But that’s for a standard owner’s title policy. A lender’s title insurance policy premium is similarly calculated, but it is based on the loan amount rather than the purchase price.


Another factor that can affect your title insurance cost is whether you qualify for a simultaneous rate. 


Simultaneous Rates

A simultaneous rate is a reduced rate issued when the consumer purchases both a lender and an owner’s title insurance policy from the same company in the same transaction. The rate applied to one or both of the policies is lower with a simultaneous rate, saving you money on premium. Even in a promulgated state like Florida, this rate is available for qualified transactions. 



Where Do I Find My Final Title Insurance Costs?

In residential real estate transactions involving a lender, the federal TRID rule requires closing costs to be disclosed in two documents in a particular way. All of the closing costs associated with your real estate transaction will be found in the Loan Estimate and Closing Disclosure. 


If you’re the one purchasing the lender policy, you’ll see this cost under the “Loan Costs” section on Page 2. If you’re opting to purchase an owner’s title insurance policy, you’ll see the associated cost under the “Other Costs Table” listed as “Title – Owner’s Title Policy (optional)” or something similar with the introductory description of “Title -” and concluding with the description “(optional)” in parentheses. 


If your lender requires you to purchase an owner’s policy, which is rare, you’ll see it under the “Loan Costs” section with the lender’s policy line item with the “(optional)” description removed.


In a cash transaction, the title company will be able to provide you with a rundown of the costs associated with the title insurance policy to be issued. This document is usually called a Settlement Statement.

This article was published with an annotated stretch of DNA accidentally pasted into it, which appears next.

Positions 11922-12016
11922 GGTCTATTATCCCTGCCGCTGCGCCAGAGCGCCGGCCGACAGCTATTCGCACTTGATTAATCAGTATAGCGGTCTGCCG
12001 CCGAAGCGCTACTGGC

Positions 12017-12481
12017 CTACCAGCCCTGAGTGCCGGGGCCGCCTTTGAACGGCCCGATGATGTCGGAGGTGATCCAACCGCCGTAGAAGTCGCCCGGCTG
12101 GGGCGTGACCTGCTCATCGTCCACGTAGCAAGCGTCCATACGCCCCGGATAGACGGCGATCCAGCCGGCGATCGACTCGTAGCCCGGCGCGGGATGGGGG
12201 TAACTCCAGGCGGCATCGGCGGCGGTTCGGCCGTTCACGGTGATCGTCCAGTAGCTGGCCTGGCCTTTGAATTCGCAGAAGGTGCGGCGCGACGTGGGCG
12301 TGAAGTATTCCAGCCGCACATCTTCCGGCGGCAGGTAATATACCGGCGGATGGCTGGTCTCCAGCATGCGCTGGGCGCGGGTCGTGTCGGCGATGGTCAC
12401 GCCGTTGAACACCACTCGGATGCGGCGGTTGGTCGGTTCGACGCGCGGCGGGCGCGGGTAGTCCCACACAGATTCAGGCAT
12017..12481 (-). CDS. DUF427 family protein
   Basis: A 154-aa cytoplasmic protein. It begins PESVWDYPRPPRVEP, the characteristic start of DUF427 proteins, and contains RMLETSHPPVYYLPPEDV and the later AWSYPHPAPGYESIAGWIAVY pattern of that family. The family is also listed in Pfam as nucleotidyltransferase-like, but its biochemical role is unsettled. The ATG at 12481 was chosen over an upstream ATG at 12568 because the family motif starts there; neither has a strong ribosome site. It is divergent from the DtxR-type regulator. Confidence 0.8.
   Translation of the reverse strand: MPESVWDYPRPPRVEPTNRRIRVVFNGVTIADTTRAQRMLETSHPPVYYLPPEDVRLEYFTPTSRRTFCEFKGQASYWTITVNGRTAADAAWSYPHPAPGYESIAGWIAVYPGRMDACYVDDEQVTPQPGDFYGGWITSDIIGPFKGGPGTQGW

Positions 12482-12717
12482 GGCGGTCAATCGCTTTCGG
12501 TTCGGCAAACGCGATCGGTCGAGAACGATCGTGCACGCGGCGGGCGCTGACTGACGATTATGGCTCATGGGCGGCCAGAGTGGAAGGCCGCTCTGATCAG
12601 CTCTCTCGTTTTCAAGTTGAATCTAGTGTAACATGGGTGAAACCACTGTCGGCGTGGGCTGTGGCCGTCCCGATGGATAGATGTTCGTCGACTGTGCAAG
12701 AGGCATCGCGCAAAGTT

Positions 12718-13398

Disclosure of Simultaneous Rates

Finding the simultaneous rate on your Closing Disclosure can be confusing because it may differ from the amounts you see on state disclosure forms. Each state may list how the simultaneous rate is applied differently. In certain instances, the simultaneous rate is applied to the lender’s policy along with the full amount of the owner’s policy. In others, the state document may disclose both the lender and owner policy together as one lower cost. 

TRID-regulated disclosures like the Closing Disclosure and the Loan Estimate will always show the full lender’s policy premium and will always disclose each policy as a separate line item. As a result, what you see on these documents may vary widely from what you see on a state disclosure. 

Since the lender policy is disclosed in the full amount, the amount of the owner’s policy is calculated based on this formula: 

((full owner’s policy premium) + (the simultaneous premium for the lender’s policy (i.e. the discounted rate)) – (full lender’s premium) 

Learn more about TRID and title insurance disclosures


Closing costs can add up, but understanding how your title insurance premiums are calculated can help you find potential savings. If you plan to purchase both the lender and title policy or live in a state without promulgated rates, you have the opportunity to shop around and reduce your closing costs.

*The information provided on this site does not, and is not intended to, constitute legal, financial, tax, or real estate advice. Please consult your expert for advice in those areas. All content is for general informational purposes only and is not intended to provide a complete description of the subject matter. Although Blueprint provides information it believes to be accurate, Blueprint makes no representations or warranties about the accuracy or completeness of the information contained on this site. Specific processes will vary based on applicable law. The title and closing process will be handled by a third-party attorney to the extent required by law. Product offerings vary by jurisdiction and are not available or solicited in any state where we are not licensed.